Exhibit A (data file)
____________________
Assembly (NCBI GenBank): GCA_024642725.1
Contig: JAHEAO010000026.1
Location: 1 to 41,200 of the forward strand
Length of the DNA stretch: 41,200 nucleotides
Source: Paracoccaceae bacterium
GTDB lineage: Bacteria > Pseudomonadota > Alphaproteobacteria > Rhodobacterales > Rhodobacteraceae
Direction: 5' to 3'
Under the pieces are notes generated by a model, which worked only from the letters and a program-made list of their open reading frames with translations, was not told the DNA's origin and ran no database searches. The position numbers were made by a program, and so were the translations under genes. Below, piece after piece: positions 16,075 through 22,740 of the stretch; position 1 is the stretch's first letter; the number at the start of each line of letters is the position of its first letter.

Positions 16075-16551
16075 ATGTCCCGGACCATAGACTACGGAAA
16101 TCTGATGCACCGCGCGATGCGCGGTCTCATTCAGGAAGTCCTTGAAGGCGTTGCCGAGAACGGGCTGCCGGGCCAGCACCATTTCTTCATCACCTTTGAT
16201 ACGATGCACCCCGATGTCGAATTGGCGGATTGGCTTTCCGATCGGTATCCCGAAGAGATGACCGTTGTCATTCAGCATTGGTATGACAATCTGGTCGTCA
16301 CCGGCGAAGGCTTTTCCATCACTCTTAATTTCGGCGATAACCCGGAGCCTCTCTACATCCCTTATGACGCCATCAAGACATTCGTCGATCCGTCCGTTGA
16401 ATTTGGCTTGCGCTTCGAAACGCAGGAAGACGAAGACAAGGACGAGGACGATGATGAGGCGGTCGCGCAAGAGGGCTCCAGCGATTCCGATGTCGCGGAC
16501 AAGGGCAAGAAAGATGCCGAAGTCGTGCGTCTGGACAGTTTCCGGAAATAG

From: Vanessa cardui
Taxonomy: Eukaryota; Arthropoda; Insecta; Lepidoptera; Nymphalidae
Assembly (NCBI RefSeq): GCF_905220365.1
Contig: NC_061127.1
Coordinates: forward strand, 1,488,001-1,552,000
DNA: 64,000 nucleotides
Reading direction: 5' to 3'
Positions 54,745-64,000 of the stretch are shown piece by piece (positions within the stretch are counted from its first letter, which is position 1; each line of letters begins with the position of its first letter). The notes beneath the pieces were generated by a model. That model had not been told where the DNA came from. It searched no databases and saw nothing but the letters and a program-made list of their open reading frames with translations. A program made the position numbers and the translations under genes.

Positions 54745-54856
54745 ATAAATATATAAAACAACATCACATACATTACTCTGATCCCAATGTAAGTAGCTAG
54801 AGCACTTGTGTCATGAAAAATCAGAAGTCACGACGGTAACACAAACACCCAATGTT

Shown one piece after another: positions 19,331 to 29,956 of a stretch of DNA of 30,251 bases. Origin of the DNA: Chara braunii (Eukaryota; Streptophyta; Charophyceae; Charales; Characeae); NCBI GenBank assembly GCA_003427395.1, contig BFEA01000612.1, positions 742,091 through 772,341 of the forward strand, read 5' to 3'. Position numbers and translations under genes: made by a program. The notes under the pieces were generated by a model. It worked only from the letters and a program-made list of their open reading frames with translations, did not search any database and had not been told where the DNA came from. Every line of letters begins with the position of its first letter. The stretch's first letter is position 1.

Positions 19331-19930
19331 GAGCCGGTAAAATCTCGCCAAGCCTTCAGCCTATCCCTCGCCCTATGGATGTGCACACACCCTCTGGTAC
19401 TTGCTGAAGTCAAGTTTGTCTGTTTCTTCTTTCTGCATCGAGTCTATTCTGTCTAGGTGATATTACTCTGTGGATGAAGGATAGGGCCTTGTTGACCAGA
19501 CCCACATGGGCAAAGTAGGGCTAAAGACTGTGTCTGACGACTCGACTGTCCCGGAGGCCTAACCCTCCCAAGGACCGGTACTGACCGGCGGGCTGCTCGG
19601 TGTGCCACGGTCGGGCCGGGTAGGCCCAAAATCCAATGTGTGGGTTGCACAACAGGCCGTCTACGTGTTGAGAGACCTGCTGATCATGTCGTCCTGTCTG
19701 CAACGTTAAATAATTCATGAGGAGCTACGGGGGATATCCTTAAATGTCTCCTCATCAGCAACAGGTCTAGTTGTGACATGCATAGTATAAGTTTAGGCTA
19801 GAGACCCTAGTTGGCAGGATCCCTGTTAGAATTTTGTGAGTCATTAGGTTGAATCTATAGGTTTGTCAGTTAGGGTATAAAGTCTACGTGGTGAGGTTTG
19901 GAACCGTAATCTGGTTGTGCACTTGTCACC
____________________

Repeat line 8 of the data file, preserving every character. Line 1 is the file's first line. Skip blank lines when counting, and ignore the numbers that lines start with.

Under the pieces are notes generated by a model, which worked only from the letters and a program-made list of their open reading frames with translations, was not told the DNA's origin and ran no database searches. The position numbers were made by a program, and so were the translations under genes. Below, piece after piece: positions 16,075 through 22,740 of the stretch; position 1 is the stretch's first letter; the number at the start of each line of letters is the position of its first letter.